BIPOC

The Secret Meaning of the African Cornrows



Take a look at what these hairstyles actually mean to the Africans or even people of colour.

There has always been a lot of discussion and debates concerning the use of African hairstyles by modern celebrities and whether or not it is cultural appropriation.

The major consensus, from those who actually know the history and significance behind these hairstyles would agree that the use of them by other cultures is not correct. That is not to say that no one can have these hairstyles, but merely having them as a ‘fashion statement’ is actually insulting to the painful history behind these hairstyles.

So before you go spouting that ‘now we don’t even have the freedom to have a hairstyle we like’, take a look at what these hairstyles actually mean to the Africans or even people of colour.

What Are Cornrows?

Depictions of women with cornrows have been found in Stone Age paintings in the Tassili Plateau of the Sahara, and have been dated as far back as 3000 B.C. There are also Native American paintings as far back as 1,000 years showing cornrows as a hairstyle. This tradition of female styling in cornrows has remained popular throughout Africa, particularly in the Horn of Africa and West Africa.

Cornrows have become a crowd favorite for women of every culture in the last 10 years. Whereas it used to be worn by children, especially young African and African American girls, the style has become widely popular across women of all ages.

But many do not know the deep and rich history of the hairstyle that saved the lives of many. Moreover, they do not know of its role in the freedom struggles which have led to the liberties we now enjoy.

Cornrows have long been a facet of African beauty and life. In many African societies, braid patterns and hairstyles indicate a person’s community, age, marital status, wealth, power, social position, and religion. In the Caribbean, the style may be referred to as cane rows to represent “slaves planting sugar cane”, and not corn.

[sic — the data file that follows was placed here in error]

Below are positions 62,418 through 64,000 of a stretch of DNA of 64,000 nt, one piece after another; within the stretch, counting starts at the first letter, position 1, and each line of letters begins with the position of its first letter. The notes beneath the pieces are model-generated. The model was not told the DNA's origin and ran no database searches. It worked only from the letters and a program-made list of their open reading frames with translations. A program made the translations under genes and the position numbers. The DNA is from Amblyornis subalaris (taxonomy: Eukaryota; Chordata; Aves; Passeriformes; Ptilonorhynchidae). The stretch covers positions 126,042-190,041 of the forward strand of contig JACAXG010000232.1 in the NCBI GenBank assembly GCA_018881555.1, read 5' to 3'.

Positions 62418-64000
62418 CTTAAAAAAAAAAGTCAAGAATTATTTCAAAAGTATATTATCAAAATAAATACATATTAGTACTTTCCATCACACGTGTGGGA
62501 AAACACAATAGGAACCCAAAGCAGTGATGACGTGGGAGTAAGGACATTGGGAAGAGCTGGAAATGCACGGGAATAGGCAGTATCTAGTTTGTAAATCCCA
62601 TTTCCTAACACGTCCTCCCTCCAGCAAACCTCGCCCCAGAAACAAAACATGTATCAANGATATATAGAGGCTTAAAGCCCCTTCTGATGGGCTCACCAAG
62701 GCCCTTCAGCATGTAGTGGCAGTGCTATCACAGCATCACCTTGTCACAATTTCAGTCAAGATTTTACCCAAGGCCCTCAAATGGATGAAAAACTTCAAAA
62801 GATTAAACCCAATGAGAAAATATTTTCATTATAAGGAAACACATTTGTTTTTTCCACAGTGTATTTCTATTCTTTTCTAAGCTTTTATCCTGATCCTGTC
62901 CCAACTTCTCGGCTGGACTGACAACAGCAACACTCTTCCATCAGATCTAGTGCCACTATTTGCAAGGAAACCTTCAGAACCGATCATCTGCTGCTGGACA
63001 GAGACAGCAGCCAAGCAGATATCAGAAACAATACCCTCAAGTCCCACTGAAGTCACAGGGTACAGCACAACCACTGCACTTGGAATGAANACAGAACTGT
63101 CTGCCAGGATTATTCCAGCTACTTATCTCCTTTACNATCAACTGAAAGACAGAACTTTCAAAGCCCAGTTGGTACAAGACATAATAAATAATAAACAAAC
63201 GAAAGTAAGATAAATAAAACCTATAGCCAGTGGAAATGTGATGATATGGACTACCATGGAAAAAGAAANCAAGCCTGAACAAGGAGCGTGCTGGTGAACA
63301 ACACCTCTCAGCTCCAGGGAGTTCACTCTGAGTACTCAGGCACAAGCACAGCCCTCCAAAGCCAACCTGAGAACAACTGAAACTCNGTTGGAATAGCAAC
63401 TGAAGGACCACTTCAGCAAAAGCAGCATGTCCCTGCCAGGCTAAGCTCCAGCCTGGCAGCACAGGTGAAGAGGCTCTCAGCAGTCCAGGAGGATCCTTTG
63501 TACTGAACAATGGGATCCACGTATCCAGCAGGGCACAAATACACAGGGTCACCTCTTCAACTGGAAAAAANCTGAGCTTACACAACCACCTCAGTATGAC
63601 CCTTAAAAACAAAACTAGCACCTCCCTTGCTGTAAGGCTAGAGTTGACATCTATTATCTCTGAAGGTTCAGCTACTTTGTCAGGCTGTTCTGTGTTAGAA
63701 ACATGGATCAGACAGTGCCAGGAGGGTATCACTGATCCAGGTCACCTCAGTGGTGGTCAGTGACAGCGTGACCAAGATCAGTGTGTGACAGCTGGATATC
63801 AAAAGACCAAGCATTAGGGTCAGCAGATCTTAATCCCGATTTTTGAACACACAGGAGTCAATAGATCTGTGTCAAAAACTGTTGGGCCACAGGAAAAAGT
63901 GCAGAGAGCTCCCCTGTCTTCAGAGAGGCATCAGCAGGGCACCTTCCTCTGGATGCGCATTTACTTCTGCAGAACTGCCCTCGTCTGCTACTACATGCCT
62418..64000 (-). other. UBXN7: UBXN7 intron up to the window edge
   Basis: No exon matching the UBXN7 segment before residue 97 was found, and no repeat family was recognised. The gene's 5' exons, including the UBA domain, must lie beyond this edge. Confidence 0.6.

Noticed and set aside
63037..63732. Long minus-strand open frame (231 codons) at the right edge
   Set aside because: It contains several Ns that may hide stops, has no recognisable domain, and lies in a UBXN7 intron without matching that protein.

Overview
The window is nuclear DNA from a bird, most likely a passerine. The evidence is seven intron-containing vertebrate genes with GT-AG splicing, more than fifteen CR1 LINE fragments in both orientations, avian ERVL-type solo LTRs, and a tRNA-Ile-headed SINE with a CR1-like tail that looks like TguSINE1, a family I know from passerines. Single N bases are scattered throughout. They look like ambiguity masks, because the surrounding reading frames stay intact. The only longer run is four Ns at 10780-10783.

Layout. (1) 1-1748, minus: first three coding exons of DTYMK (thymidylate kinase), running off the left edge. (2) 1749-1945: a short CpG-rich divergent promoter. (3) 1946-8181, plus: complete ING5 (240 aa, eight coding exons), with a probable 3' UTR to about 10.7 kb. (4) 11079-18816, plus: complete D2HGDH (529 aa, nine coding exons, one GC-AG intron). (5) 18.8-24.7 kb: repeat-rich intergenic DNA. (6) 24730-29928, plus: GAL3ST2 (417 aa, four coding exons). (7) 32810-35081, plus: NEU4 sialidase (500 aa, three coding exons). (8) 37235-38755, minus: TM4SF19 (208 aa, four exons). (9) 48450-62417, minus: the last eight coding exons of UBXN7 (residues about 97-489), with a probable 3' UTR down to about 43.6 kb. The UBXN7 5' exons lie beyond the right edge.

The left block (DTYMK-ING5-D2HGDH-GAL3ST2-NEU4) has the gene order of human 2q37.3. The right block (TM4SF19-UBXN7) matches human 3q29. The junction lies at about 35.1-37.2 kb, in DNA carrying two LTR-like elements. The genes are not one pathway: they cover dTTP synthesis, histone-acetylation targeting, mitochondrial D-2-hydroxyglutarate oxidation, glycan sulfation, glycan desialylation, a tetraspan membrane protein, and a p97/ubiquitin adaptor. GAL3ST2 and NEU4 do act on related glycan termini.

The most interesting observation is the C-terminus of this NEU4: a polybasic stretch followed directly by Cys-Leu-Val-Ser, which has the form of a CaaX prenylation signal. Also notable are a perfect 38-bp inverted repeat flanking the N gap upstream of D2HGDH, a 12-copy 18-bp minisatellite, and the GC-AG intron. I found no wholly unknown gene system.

While mainly the cornrows are created in neat linear rows, they can also be formed in a myriad of geometric and curving designs.

Cornrows have major cultural and historic significance for African origin people and misusing them can and has resulted in a major backlash from the community.

Historically, male styling with cornrows can be traced as far back as the early nineteenth century to Ethiopia, where warriors and kings such as Tewodros II and Yohannes IV were depicted wearing cornrows.

Used By Slaves As Maps To Escape?

While travelling its way from Egypt and Africa, cornrows create an immediate connection between people of the community acting almost like a kind of vocabulary.

As per Patrice Grell Yursik, who is the author of the blog AfroBella, “ In Trinidad, we call them ‘cane rows,’ because of slaves planting sugar cane
“.

Not only that but cornrows are also indicative of a variety of social concepts like kinship, age, religion, ethnicity, status and more such things related to one’s identity.

During the Middle Passage or the period in the Atlantic Slave Trade when millions of Africans were brutally ripped from their homes and shipped to the New World (America), according to sources, the heads of the captured slaves were shaved not only as a sanitary means but also to take away their own culture and identity from them.